"You don't *do* boleos. Boleos happen." [Limerick Tango]


At the aforementioned recent tango event, unled boleos were being done all over the place.

The difficult part is conveying that instantaneous state of controlled flaccidity or ready relaxation in the free leg, alternating from leg to leg, so that the leader can cause a boleo to happen.

Comments?

On Cabeceo


Hardisty
Originally uploaded by Matthew Nasholm

Photo of how *not* to cabeceo a woman...(grin)

Definition :: Cabeceo is the natural, normal, non-verbal communication using body language of the eyes/face/head to invite someone you know to dance, or at least let them know you're interested. The challenge is making it work with someone you don't know, at a distance, in a dimly lit ballroom, while she's trying to cabeceo someone who is not you, and three other guys are trying to cabeceo her.

At a recent tango event, the organizer said this during the (very long) announcements:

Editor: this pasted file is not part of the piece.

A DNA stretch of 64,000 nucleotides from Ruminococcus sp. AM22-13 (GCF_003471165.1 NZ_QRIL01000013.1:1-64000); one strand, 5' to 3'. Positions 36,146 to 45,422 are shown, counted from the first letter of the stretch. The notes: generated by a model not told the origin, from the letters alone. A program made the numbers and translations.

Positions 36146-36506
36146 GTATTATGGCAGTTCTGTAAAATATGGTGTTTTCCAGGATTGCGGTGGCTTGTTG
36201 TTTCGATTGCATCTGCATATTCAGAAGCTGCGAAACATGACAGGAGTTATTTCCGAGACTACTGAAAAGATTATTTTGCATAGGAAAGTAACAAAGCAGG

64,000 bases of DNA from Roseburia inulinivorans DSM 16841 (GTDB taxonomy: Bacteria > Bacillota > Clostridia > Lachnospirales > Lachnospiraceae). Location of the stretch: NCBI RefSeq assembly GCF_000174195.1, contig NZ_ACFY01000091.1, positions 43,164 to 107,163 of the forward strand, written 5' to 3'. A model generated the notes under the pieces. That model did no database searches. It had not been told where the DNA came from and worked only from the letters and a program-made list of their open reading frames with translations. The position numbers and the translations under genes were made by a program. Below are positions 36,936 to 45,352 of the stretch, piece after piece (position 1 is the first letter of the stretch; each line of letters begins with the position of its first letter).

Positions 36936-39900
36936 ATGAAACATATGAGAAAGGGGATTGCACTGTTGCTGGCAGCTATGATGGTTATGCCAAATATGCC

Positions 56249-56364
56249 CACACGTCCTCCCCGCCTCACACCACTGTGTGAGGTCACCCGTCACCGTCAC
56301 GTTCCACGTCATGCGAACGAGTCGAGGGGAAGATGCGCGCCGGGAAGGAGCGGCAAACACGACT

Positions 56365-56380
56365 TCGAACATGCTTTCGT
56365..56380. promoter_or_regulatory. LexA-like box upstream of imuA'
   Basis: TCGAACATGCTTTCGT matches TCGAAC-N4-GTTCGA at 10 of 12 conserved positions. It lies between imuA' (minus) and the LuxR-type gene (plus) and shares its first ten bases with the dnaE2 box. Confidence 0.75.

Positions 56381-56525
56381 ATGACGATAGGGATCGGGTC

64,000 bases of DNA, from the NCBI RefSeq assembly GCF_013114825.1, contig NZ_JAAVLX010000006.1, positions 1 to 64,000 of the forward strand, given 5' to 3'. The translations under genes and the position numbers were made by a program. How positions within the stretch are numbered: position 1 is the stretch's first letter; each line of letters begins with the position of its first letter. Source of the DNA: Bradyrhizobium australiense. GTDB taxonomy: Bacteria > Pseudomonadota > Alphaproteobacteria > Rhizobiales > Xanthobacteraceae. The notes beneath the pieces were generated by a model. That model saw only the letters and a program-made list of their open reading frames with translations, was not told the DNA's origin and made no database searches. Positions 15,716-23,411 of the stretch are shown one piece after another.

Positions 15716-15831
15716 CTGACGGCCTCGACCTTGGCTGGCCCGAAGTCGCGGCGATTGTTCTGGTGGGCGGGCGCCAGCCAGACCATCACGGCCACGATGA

"Oh, and ladies, it's *okaaay* to ask the men to dance. After all, this *is* Austin, we're more relaxed here."

The audible thud was my lower jaw smacking the poorly jointed plywood floor. I couldn't believe it. An organizer, actually caught, publicly, in the act of spreading dis-information about Argentine Tango, counter-propaganda AGAINST the proven and decades-old codigo of cabeceo.

Here's a good post on cabeceo from Miss Tango. It's from the follower's perspective, dancing in Buenos Aires, but gives good leader insight as well. Be sure to read the comments as well.